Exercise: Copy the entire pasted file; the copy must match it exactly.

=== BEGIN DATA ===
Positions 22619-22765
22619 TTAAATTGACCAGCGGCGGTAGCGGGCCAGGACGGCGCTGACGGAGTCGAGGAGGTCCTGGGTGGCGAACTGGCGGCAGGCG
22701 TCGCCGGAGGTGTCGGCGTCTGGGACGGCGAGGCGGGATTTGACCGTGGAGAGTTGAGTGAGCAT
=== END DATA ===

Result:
Positions 22619-22765
22619 TTAAATTGACCAGCGGCGGTAGCGGGCCAGGACGGCGCTGACGGAGTCGAGGAGGTCCTGGGTGGCGAACTGGCGGCAGGCG
22701 TCGCCGGAGGTGTCGGCGTCTGGGACGGCGAGGCGGGATTTGACCGTGGAGAGTTGAGTGAGCAT